- Most Americans believe in God, but doubts are more common than is often reported. Nearly half (46 percent) of the public express some amount of uncertainty about the existence of God.
- Nonbelievers have doubts about God too. More than one-quarter of atheists report that they are not completely certain that God does not exist. Atheists express greater doubts about the existence of God than white evangelical Protestants do.
- Religious doubting is particularly common among young adults. About only one-third (34 percent) of young people believe in God and are certain about their beliefs. Nearly 6 in 10 young adults express some degree of uncertainty about God’s existence
Americans of differing political perspectives have sharply varying views about God. Political conservatives express much greater certainty about their belief in God than do liberals. In fact, the more conservative one is, the greater certainty their religious beliefs. More than 6 in 10 political conservatives and over three-quarters of Americans who identify as very conservative believe in God without any doubts. Liberals, by contrast, express considerable doubts about God. Only 21 percent of Americans who are very liberal are completely certain in their belief that God exists. (See Figure 5.) Roughly as many (24 percent) are completely certain that God does not exist, while a majority (55 percent) of Americans entertain some degree of doubt about God’s existence, including 14 percent who are completely uncertainReis Thebault at WP:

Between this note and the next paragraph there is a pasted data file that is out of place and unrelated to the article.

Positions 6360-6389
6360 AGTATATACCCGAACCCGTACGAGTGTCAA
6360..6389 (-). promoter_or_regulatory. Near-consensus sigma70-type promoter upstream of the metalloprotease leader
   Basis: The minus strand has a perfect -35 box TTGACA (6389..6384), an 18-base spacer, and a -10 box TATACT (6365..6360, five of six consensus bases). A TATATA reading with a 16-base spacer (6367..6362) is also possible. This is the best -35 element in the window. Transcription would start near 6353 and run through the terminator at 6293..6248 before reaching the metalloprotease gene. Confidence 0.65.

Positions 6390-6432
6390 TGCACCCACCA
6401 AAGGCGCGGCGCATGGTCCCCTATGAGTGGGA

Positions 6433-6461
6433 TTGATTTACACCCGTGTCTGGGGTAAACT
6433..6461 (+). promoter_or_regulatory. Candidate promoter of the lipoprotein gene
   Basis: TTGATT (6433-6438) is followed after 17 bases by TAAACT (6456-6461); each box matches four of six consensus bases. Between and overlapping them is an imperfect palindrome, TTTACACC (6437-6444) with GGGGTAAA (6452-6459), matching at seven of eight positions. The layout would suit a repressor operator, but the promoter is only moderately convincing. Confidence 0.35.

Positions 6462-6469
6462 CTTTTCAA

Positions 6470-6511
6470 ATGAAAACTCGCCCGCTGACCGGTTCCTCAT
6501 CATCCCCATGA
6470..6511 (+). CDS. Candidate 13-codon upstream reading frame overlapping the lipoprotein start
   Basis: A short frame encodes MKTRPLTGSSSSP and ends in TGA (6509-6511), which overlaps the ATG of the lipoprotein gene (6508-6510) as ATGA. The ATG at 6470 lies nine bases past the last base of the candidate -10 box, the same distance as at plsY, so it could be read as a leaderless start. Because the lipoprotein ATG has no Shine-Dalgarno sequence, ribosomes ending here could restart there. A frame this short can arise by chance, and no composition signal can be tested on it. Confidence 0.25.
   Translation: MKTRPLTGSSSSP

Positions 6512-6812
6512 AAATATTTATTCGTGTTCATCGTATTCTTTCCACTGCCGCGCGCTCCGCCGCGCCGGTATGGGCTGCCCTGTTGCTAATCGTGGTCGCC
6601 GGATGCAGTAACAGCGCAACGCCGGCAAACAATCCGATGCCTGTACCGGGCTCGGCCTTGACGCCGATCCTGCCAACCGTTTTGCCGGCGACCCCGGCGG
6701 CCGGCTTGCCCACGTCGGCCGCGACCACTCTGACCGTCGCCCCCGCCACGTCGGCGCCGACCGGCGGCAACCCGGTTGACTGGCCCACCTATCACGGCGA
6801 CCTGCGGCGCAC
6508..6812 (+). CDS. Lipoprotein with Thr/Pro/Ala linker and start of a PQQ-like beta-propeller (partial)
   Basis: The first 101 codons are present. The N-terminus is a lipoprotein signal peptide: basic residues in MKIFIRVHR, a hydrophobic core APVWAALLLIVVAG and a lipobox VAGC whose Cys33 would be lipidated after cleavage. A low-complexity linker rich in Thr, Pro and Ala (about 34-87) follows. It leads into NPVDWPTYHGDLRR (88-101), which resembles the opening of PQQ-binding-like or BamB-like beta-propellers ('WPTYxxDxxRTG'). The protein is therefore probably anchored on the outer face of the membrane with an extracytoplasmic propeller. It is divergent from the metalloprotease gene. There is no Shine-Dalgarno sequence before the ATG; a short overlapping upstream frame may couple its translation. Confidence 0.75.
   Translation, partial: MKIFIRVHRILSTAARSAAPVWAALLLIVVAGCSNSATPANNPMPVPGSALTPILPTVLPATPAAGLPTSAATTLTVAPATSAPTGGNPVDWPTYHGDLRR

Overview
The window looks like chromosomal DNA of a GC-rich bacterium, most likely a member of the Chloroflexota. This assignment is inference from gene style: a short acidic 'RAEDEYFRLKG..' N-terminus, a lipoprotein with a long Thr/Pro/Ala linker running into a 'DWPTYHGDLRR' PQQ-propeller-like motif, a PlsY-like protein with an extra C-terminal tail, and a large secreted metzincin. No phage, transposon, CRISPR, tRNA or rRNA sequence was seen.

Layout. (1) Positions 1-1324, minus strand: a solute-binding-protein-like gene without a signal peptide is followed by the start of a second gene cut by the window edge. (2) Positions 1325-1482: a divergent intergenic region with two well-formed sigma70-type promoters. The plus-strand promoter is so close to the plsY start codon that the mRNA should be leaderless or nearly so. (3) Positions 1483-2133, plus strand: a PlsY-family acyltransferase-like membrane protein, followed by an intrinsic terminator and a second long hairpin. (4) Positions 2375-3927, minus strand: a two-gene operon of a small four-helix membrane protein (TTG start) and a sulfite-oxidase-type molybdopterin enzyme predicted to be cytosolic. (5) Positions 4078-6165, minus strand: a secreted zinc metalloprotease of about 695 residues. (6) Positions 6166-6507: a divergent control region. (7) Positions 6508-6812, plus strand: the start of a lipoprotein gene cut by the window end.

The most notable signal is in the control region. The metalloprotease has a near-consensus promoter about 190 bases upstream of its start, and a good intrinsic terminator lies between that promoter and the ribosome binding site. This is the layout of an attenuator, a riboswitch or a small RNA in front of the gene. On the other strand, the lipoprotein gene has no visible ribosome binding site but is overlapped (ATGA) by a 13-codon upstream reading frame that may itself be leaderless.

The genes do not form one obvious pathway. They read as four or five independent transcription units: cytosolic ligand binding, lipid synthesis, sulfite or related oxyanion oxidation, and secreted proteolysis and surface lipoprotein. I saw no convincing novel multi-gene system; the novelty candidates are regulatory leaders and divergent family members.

State Rep. Stephanie Borowicz was on the ninth “Jesus” of her opening prayer in the Pennsylvania statehouse when other lawmakers started to look uncomfortable.
Speaker Mike Turzai, a fellow Republican, glanced up — but Borowicz carried on, delivering a 100-second ceremonial invocation that some of her colleagues decried as an offensive, divisive and Islamophobic display shortly before the legislature swore in its first Muslim woman.
“God forgive us — Jesus — we’ve lost sight of you, we’ve forgotten you, God, in our country, and we’re asking you to forgive us,” Borowicz said, followed by a quote from the Bible’s second book of Chronicles that implores God’s followers to “turn from their wicked ways.”
By the time she said “Amen,” Borowicz had invoked Jesus 13 times, deploying the name between prayerful clauses as though it were a comma. She mentioned “Lord” and “God” another six times each and referenced “The Great I Am” and “the one who’s coming back again, the one who came, died and rose again on the third day.”
As the prayer reached a crescendo, at least one member shouted objections. Turzai, standing behind her, looked up again and nudged her elbow, prompting her to quickly conclude the address. Afterward, the protests only grew louder.
“It blatantly represented the Islamophobia that exists among some leaders — leaders that are supposed to represent the people,” Rep. Movita Johnson-Harrell, the newly sworn-in Democrat who is Muslim, told the Pennsylvania Capital-Star on Monday. “I came to the Capitol to help build bipartisanship and collaborations regardless of race or religion to enhance the quality of life for everyone in the Commonwealth.”